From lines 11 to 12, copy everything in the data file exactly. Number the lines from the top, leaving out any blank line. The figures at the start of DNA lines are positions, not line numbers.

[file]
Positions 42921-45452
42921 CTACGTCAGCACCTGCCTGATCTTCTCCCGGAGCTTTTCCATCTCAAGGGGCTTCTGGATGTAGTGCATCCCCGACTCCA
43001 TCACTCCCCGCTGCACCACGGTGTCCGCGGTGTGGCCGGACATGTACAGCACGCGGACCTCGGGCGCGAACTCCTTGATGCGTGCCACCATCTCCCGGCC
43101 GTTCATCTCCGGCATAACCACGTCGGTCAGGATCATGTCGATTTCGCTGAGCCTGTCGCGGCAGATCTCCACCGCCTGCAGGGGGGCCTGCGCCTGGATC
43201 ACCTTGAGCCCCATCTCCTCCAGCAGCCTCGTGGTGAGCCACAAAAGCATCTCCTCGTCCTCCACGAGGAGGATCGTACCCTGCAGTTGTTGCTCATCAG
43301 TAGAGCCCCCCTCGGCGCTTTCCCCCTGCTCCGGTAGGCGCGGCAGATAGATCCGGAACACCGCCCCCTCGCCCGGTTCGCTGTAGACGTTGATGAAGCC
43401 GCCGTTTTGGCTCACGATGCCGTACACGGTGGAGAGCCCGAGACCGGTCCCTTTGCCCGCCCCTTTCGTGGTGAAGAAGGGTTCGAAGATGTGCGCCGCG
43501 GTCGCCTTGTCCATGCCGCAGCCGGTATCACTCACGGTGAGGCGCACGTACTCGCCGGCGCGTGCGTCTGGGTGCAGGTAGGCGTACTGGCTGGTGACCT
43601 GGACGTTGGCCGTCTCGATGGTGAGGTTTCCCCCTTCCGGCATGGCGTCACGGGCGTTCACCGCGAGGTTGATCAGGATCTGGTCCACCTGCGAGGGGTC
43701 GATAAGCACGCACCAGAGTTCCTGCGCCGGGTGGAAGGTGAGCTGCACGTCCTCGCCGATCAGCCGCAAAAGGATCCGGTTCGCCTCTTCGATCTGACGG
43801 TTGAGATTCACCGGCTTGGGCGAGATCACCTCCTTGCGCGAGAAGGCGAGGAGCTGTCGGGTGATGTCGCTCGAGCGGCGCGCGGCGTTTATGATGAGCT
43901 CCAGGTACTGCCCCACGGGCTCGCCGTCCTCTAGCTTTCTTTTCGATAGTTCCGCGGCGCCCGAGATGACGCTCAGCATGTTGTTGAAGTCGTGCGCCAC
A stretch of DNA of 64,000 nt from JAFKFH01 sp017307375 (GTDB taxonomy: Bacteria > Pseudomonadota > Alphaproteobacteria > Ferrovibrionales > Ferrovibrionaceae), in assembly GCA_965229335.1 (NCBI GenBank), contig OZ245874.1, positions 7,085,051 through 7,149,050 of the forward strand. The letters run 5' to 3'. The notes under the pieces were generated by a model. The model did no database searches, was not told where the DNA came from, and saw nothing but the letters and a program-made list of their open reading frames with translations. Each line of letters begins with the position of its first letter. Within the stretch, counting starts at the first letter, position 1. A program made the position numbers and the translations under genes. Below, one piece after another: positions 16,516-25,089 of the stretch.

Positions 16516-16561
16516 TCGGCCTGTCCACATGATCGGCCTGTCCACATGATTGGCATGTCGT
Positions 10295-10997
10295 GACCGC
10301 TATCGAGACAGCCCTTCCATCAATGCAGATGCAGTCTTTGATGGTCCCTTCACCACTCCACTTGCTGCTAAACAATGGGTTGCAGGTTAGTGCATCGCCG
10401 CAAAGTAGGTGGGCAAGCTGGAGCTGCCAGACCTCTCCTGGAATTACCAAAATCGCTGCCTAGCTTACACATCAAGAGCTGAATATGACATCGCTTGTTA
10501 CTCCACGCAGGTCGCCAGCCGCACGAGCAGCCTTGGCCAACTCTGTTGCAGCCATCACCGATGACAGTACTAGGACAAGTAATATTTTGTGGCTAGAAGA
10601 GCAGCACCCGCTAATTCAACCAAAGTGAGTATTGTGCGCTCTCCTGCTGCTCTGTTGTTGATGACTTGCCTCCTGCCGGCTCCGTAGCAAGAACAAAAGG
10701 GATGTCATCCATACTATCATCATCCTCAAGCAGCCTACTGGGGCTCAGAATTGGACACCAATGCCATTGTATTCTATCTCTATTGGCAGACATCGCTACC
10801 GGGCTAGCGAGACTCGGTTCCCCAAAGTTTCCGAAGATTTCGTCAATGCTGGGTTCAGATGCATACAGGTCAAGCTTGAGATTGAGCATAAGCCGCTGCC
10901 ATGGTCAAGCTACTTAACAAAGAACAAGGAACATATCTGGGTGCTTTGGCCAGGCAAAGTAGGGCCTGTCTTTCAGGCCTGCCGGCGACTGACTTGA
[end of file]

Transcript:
43801 TTGAGATTCACCGGCTTGGGCGAGATCACCTCCTTGCGCGAGAAGGCGAGGAGCTGTCGGGTGATGTCGCTCGAGCGGCGCGCGGCGTTTATGATGAGCT
43901 CCAGGTACTGCCCCACGGGCTCGCCGTCCTCTAGCTTTCTTTTCGATAGTTCCGCGGCGCCCGAGATGACGCTCAGCATGTTGTTGAAGTCGTGCGCCAC